I started by rounding up all my coats and jackets from various closets around the house and hanging them in one place, the guest room closet. There were 25 of them. Yes, 25! Even with four distinct seasons, no woman needs 25 coats! 


The next step was the easiest. Pulling out the coats and jackets that I wear regularly, I moved the fall and winter ones to the hall closet and those that I only use in the warmer seasons to the hanging rack in the basement storage room. I also pulled out the jean jackets that I wear from time to time throughout the year and moved them to a different closet.

Next came the much more difficult task of deciding what to do with the 13 items that remained. I’m not as disciplined as I’d like to be when it comes to getting rid of things which is why I ended up with 25 coats and jackets in the first place!

Two items were put aside to keep for sentimental reasons. The first, a vintage reversible wool cape, originally belonged to my mother. Forty-four years ago, on a blustery October day much like today, I wore it over my wedding dress. Thirty years later, my daughter wore it over hers on a stormy mid December day. Though I’ve only worn it a handful of times, it has become a family heirloom and I won’t be parting with it. Since capes are very much on trend this fall, I moved it to the front closet where I might remember to wear it this year.

Scan copy 11

The second item that I’m keeping for strictly sentimental reasons is a patchwork jacket that I made for myself from recycled jeans a long time ago. I made a similar one for my very dear friend, Joan. When she lost her valiant battle with breast cancer in 2006, Joan’s husband returned it to me and the two jackets have been hanging side by side in our storage room ever since. Mine has been returned to that spot and they will stay there, a reminder of an enduring friendship that was cut short far too soon.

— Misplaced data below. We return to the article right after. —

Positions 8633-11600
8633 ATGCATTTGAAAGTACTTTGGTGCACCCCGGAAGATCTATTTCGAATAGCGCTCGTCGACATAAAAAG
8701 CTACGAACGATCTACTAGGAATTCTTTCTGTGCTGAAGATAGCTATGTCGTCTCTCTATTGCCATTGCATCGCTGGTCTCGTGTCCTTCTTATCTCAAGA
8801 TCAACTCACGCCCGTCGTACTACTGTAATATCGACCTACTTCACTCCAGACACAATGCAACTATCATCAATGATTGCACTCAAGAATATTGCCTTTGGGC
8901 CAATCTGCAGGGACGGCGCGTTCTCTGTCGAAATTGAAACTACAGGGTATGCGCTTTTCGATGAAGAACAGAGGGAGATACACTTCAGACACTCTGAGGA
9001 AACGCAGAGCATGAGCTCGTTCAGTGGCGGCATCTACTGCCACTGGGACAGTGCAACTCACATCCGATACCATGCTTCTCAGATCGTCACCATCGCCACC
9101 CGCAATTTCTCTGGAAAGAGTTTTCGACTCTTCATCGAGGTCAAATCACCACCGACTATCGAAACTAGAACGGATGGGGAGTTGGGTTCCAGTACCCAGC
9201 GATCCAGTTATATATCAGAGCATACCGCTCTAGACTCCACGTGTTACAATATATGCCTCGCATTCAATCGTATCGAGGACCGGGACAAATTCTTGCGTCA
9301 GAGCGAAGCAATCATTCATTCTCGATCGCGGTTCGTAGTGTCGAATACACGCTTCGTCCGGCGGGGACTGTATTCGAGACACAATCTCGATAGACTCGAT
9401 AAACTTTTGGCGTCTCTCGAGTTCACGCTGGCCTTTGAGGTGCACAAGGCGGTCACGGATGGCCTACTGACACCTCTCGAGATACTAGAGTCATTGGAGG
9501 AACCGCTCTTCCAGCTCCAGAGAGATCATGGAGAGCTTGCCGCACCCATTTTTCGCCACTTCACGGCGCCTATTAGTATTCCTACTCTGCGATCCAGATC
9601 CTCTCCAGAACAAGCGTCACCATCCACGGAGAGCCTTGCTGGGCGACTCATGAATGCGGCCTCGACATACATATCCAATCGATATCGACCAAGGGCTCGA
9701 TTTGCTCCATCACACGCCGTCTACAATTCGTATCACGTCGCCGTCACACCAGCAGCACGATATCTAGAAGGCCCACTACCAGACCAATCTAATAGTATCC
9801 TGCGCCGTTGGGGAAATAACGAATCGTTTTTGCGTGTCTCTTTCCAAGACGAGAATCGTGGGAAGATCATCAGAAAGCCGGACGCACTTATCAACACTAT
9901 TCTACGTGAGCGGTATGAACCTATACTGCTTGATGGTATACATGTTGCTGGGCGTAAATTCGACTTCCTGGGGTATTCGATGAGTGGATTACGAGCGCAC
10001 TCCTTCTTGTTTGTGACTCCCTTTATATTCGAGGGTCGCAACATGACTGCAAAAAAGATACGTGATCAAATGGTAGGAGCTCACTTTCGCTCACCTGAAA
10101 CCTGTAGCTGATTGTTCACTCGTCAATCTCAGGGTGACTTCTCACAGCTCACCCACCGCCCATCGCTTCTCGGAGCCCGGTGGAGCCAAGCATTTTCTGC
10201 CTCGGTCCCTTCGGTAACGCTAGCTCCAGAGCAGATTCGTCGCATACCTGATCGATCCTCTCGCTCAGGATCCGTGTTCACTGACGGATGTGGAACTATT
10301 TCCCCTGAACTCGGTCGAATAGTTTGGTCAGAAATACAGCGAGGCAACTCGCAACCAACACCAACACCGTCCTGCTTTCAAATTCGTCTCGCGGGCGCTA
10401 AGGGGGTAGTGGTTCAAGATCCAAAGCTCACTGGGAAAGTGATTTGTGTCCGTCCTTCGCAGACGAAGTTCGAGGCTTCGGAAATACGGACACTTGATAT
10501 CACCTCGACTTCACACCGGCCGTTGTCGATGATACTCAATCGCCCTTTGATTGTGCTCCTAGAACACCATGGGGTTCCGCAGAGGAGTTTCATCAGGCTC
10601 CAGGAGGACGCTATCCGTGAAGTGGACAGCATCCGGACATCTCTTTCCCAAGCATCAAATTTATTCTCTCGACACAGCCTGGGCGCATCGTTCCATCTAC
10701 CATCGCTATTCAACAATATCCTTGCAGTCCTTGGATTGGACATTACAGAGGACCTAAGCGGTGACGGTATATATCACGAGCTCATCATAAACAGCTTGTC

That left me with 11 coats and jackets to decide what to do with, but I hadn’t got rid of any yet! The next step was to try each one on, stand in front of the mirror, and ask myself, “Does this fit well?” “Is the colour right for me?” “Do I love it?” and probably most important, “How likely am I to ever wear this again?” At that point, the donate pile began to grow quickly!

Soon I was down to just three jackets hanging in the closet; three beautiful leather jackets that originally belonged to my very generous sister-in-law, Sue. She often shares with me when she cleans out her own closets. I’ve had the jackets for quite awhile and don’t expect to wear them again, but I hesitate to drop them off at the thrift store with the rest of my donate items because I know that that they’ll be sold for far less than they’re worth. I thought about trying to sell them on one of the buy and sell sites that I belong to on Facebook, but I don’t really want to profit from them, especially when I didn’t buy them in the first place. Then I had an idea. After consulting with Sue, who gave her enthusiastic approval, I’ve decided to sell the jackets and donate the proceeds to neuroendocrine cancer (NETS) research. The recent CNETS HOOFING IT Across Canada fundraiser that I took part in fell a little short of our $100 000 goal, so every bit that we patients can add will help!